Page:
I just had lunch with my friends—most of whom have been my friends for at least 15 years, and who became my friends because of our common work for human rights and environmental justice. We came together today to remember Ken Saro-Wiwa and the Ogoni 9, who were hanged 15 years ago today in Nigeria for their nonviolent protest against Shell’s destruction of their homeland.
This was a different kind of lunch meeting than we’re accustomed to in DC, home of the quintessential power lunch. Honestly, how often do seasoned activists and NGO leaders from EarthRights International, Oil Change International, Amnesty International, Sierra Club and so many other groups sit around the same table specifically to NOT network, strategize and plan? Of course, a little of that snuck in… But mostly we spent our time sharing memories of how these unbelievable executions changed us. It was a rare time to reflect, remember, mourn, and yes, celebrate, the work that we do and remember the life and legacy of a person whose work is still so important and relevant in today’s world.
Like us, communities, the media, organizations, and friends around the world gathered to remember the executions in different ways. Not all of these events were as cost-free as ours. Ogoni in Port Harcourt held a candlelight vigil as they do every year on this day. The Nigerian mobile police reportedly opened fire on this peaceful assembly.
The Guardian UK published newly disclosed documents from ERI’s lawsuit Wiwa v. Shell, exposing Shell’s post-execution PR strategy to rebrand its image in the face of international outrage, and threats of boycotts and legal action.
EarthRights is proud to have represented the Wiwa family and others in the lawsuit against Shell that ended with a settlement last year. But the struggle for the Ogoni and in the Niger Delta continues. Shell and its multinational friends, including Chevron, continue to flare gas on a daily basis despite laws banning the practice and which is the subject of a pollution case against Shell in the Netherlands. This practice is ongoing and devastating to locally impacted communities in Nigeria, and a major contributor to climate change.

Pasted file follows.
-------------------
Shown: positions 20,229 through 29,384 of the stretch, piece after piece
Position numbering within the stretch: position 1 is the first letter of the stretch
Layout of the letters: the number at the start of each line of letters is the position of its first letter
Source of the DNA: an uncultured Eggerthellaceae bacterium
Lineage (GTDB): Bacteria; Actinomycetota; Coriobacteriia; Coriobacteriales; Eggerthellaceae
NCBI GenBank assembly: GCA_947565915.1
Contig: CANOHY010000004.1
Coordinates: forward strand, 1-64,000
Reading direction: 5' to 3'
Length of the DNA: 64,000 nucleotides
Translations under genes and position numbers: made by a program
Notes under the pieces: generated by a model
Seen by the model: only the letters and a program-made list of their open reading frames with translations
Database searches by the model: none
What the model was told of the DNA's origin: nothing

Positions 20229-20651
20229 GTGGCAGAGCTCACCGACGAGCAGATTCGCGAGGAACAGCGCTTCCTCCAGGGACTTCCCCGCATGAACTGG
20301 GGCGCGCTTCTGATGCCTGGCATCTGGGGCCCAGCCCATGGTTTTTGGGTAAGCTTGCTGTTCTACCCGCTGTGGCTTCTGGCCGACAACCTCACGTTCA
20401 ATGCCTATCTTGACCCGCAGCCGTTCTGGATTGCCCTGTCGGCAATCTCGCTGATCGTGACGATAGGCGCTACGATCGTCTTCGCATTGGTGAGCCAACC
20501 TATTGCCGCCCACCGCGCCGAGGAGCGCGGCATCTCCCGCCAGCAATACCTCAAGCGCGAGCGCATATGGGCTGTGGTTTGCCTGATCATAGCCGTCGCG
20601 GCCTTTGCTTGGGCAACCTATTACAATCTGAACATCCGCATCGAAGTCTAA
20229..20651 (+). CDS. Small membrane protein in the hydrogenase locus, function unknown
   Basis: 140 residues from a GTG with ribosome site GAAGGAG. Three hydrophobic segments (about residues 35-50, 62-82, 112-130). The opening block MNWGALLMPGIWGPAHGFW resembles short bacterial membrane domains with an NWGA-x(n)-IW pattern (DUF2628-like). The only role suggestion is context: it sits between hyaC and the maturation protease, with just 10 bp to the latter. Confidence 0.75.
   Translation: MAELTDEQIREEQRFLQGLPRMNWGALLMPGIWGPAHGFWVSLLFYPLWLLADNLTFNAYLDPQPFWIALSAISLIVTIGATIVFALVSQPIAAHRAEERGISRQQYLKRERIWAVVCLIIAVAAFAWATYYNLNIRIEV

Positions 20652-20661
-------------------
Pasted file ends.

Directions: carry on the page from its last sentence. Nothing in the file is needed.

Fifteen years ago today, Ken Saro-Wiwa and his Ogoni 9 colleagues were hanged – a seminal moment in the history of corporate accountability and human and environmental rights. His famous last words are still more relevant than ever: “Lord take my soul, but the struggle continues”. But the struggle only continues if we continue it. It’s easy in politically and economically discouraging times like these to become cynical, despondent, and realistic. But today we remember that Ken and the Ogoni 9 gave their lives for demanding basic human rights and environmental justice. We all have to continue to do our part to make sure that corporations know, loud and clear, that these kinds of abuses will not be tolerated by the courts, the public, the media, their shareholders—nobody. Then, we won’t have to continue the struggle, because it will have been won.